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What Is China’s Objective With the 2018 16+1 Summit?

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What Is China’s Objective With the 2018 16+1 Summit?

What is China’s ultimate objective with the 16+1 process?

What Is China’s Objective With the 2018 16+1 Summit?
Credit: Flickr/ Nathan Hughes Hamilton

Ahead of this July’s 16+1 summit in Bulgaria, Chinese officials are busy trying to sell the idea that Beijing’s outreach work in Central and Eastern Europe (CEE) is about “win-win” cooperation. The summit, launched in Warsaw in 2012, brings together 16 CEE countries, including 11 EU member states, with high-ranking Chinese officials, ostensibly to foster economic cooperation and investment. Many leaders, pundits, and experts, however, fear that the Chinese-driven initiative is nothing more than a Trojan horse, threatening to undermine EU norms, disadvantage Western investors, and spread corrupt development practices amongst vulnerable democracies. But are they right or is this just European Sinophobia?

Though Beijing has been playing down the 16+1 initiative as a loose multilateral framework for cooperation between CEE and China, the reality of the situation falls somewhat short of even such understated rhetoric. A more honest depiction of the format, however, is the grouping together of bilateral partnerships through which China can more easily field competition for Chinese bank loans.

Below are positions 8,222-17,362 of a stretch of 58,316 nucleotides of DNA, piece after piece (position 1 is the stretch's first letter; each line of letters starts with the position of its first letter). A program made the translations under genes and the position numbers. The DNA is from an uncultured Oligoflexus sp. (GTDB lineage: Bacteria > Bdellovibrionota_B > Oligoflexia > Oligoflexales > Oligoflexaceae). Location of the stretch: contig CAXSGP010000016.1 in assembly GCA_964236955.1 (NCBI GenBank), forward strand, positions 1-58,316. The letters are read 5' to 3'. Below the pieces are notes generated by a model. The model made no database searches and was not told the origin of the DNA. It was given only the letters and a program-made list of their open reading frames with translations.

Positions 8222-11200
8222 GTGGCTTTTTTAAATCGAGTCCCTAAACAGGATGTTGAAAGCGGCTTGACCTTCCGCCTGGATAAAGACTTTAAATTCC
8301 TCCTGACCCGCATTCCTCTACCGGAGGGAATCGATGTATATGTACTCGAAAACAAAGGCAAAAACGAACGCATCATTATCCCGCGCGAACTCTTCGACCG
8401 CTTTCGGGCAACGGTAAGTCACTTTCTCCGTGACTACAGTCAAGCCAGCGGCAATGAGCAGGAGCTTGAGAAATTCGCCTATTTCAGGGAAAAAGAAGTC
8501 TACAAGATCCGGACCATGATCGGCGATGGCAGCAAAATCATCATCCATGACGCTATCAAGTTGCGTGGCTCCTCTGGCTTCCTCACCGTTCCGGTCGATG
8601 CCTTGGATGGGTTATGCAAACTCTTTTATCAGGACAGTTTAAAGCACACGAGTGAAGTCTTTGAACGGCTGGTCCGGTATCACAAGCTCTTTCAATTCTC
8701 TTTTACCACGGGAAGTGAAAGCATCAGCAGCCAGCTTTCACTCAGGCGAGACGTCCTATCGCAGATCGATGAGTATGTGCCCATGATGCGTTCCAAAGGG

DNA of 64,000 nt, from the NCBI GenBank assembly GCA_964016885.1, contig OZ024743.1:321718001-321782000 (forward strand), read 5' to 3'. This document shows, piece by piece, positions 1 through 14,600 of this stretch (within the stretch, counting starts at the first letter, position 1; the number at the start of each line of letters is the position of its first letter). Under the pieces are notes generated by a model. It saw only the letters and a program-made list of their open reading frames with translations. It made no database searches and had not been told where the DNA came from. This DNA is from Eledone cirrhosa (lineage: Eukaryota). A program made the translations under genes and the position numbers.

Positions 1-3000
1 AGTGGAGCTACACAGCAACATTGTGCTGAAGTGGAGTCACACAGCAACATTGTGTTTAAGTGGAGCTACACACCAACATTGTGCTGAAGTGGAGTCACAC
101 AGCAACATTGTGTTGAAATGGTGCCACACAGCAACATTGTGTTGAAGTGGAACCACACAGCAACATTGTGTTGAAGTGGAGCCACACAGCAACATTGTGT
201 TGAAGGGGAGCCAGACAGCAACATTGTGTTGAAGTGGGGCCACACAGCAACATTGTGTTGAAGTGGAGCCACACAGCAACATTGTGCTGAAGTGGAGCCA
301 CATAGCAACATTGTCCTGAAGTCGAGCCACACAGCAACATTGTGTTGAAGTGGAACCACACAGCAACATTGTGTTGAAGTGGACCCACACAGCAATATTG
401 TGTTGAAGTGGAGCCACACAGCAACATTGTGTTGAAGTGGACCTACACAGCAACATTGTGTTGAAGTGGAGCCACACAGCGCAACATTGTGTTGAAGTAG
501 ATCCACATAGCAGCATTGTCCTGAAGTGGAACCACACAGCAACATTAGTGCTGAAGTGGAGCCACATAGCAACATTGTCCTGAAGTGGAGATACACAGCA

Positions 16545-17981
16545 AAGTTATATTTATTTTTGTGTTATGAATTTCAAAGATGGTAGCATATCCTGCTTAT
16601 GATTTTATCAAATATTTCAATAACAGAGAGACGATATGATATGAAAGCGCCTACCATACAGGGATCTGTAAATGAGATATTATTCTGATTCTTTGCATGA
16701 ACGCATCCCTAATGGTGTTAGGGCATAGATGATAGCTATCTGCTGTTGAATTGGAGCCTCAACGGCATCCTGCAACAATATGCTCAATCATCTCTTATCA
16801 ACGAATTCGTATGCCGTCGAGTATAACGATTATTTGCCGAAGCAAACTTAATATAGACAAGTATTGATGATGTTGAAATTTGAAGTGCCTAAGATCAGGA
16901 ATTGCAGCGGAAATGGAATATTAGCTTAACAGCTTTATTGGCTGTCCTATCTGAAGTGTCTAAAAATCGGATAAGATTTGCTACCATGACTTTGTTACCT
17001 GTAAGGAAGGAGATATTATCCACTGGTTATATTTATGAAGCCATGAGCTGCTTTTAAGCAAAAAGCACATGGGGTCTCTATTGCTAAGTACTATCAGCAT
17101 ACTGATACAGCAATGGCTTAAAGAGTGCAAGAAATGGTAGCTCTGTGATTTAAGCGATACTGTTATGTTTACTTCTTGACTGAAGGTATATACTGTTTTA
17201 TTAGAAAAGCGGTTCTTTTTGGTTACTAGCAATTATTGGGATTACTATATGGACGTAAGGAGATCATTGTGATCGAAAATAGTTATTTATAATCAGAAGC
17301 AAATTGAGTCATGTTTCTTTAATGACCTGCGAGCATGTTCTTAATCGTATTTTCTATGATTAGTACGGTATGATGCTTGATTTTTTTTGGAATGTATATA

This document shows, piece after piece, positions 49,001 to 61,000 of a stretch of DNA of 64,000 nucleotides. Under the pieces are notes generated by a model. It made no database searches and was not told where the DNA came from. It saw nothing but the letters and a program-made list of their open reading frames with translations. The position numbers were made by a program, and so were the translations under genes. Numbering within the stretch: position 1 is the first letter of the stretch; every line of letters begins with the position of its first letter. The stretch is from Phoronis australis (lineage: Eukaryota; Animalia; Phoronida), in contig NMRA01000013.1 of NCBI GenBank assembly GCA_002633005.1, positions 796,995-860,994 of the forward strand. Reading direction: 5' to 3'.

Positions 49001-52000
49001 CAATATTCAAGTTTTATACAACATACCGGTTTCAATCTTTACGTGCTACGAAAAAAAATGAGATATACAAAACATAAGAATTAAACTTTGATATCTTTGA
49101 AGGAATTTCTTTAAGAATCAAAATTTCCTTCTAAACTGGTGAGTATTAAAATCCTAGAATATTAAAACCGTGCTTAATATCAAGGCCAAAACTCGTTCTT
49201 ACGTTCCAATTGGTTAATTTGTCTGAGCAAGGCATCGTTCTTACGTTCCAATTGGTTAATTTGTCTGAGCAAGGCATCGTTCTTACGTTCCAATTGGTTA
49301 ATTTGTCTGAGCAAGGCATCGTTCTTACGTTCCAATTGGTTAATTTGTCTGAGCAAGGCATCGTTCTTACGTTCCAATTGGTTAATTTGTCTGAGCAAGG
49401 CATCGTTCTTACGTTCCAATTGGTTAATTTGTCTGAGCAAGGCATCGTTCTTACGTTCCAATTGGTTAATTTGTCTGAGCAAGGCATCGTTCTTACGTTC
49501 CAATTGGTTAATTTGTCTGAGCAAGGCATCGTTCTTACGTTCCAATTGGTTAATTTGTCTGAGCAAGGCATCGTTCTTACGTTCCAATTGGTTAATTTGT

By its own admission, the 16+1 seeks to foster economic cooperation in the infrastructure sector. In other words, the initiative serves as a platform through which Beijing can implement Xi Jinping’s signature global infrastructure push, the Belt and Road Initiative (BRI). The downside is that in place of bargaining collectively, as countries might be able to do through the EU, the 16+1 framework fosters competition in Beijing’s favor and reduces CEE countries to passive recipients of agendas and policies formulated by Chinese officials. Of course, this set up isn’t particularly healthy for the 16+1 countries themselves, but it’s also causing consternation and worry further afield in Western European capitals.